Oct 10, 2019
After working for a time at J.H. Ross Boats in Orillia, Sam Botting (1891-1954) moved to Lindsay in 1921. He and a partner bought out an existing boat shop located on the Scugog River (64 Ridout Street) and the business was renamed the Lindsay Boat Company. They did repairs and built a line of canoes called “Big Chief,” as well as skiffs and the occasional motor boat. Botting took over sole ownership in 1926.
After the liquidation of the Disappearing Propeller Boat Co. in Port Carling, Charles J. Barr acquired its assets and in 1926 made a deal with Botting to continue building this line of boats at his shop. This kept the Dispro in production, but at nowhere near the previous rate. The Lindsay shop made use of materials left over from the Port Carling factory and sometimes used former employees as well. Along with this contract work, Botting still built canoes and did other work as before. In 1931, Botting filed a lawsuit against Barr over a debt and the following year he was awarded the majority of Barr’s Dispro assets. (A man named Thompson bought the remainder and partnered with Botting for about a year before selling out his share.) Dispro production had been suspended during the lawsuit, but afterwards Botting resumed building them under the name of “The Lindsay Disappearing Propeller Boat Company.”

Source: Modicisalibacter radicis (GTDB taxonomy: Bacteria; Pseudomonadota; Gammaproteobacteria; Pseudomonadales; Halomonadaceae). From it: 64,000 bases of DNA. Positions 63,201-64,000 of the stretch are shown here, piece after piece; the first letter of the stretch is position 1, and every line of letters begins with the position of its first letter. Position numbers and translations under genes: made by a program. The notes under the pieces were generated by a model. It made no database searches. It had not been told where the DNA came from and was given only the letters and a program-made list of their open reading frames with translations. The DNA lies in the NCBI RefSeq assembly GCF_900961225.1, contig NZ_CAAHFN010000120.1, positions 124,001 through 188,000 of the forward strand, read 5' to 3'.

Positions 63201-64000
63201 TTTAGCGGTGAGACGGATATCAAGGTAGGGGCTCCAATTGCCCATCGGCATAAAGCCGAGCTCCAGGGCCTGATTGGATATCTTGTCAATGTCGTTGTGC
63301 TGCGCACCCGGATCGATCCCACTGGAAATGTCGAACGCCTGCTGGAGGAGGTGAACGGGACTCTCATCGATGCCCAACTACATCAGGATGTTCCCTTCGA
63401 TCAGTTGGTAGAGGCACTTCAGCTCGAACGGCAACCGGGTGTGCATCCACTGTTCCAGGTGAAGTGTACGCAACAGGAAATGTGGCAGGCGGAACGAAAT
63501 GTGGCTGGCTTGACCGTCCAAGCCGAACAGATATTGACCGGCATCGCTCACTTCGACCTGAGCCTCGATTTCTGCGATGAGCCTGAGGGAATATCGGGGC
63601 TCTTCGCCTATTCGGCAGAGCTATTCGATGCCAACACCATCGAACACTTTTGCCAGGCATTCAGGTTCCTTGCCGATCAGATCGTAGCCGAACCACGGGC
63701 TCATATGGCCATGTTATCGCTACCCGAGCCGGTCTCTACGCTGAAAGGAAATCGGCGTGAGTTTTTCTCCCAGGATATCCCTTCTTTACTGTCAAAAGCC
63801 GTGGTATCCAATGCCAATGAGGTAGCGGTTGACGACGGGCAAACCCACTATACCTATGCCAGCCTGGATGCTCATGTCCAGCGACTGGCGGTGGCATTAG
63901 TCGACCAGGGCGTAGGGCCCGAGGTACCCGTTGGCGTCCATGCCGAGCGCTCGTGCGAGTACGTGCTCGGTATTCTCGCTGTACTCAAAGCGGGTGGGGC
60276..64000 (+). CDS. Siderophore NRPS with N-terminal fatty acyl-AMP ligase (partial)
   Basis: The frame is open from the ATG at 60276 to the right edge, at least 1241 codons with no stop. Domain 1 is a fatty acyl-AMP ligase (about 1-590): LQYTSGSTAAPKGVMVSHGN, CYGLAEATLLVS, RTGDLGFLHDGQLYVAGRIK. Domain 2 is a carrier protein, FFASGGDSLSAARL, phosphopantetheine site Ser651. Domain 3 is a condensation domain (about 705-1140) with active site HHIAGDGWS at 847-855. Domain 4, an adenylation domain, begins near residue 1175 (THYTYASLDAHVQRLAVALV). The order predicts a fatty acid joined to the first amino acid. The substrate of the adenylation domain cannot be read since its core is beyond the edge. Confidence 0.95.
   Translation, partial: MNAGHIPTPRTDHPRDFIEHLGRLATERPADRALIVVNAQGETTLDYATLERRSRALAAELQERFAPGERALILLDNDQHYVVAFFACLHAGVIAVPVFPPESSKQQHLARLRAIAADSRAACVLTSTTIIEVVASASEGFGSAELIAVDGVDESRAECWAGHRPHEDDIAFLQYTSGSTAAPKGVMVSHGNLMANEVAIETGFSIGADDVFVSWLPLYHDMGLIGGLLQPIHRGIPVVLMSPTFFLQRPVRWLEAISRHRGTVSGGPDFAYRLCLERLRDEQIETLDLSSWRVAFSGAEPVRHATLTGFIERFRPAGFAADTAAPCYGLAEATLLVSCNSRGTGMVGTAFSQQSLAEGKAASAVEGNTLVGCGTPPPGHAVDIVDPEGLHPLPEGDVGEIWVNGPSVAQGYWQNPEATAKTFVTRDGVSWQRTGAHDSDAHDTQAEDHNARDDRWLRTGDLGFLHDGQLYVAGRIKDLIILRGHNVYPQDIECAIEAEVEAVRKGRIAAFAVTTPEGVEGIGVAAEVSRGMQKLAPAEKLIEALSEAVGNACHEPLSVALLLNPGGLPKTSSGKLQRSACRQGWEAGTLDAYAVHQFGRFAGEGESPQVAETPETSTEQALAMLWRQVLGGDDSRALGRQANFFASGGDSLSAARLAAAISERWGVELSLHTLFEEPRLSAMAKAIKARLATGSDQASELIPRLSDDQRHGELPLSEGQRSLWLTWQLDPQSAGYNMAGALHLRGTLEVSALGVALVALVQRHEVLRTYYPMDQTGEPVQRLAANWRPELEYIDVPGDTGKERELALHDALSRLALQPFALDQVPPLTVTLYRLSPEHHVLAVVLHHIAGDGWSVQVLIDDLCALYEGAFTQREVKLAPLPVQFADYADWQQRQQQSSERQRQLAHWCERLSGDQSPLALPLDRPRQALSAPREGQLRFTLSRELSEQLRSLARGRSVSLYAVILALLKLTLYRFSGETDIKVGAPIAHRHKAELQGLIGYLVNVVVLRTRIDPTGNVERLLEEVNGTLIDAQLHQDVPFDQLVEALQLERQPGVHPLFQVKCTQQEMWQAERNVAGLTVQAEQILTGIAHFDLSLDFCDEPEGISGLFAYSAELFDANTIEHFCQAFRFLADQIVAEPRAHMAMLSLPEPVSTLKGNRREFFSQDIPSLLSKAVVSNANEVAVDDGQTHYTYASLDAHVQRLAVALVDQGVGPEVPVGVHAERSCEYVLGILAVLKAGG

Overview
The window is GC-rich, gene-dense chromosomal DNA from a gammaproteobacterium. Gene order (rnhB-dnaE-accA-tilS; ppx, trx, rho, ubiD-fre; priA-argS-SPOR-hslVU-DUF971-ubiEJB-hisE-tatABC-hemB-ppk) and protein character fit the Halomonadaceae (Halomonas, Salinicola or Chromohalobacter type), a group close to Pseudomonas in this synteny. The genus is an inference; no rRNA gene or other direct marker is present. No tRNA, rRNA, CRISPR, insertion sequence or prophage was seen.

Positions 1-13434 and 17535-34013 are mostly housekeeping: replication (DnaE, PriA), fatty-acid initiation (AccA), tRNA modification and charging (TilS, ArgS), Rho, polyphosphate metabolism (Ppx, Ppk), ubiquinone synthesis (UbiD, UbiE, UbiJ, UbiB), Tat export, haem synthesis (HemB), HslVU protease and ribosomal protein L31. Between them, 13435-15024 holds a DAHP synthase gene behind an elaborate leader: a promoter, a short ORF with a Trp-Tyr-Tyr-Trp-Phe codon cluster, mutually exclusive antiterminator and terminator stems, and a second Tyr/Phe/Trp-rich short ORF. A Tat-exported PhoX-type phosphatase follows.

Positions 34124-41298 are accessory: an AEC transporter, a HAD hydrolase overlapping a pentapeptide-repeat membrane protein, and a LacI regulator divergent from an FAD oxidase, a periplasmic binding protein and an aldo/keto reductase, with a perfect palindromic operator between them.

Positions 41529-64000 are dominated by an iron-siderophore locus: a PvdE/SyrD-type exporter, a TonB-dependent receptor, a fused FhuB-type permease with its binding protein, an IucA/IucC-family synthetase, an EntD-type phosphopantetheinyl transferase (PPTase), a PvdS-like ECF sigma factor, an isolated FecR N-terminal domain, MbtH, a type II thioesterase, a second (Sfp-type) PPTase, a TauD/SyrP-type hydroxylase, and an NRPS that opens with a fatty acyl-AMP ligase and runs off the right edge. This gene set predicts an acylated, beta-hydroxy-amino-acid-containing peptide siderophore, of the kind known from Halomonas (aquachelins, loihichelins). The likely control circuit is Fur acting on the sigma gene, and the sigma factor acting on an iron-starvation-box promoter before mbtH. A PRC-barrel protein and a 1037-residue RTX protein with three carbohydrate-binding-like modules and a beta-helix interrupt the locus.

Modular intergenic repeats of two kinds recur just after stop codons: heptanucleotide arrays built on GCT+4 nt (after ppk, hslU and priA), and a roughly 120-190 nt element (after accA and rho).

Botting built Dispros on a small scale (and in only three models) until the end of 1936, when he sold the rights to Greavette’s of Gravenhurst. During the Dispro’s Lindsay era, only about 170 of these unique boats were built. After this, the business reverted to its old name and went on for three more years. In late 1939, Botting sold the property and closed the shop. He later worked for some other Ontario builders, including Shepherd Boats.
– Gerry Hatherly
Gerry Hatherley is a researcher and writer for the Archives at Muskoka Steamships and Discovery Centre. His main focus has been on the vintage boat builders of Muskoka. Gerry lives in Gravenhurst, ON, and has deep family roots in the region.
This article is the CYOB’s fifth in a series of articles and photos. The series is nine at the moment but Gerry is working on another six or seven. Other articles in the series include: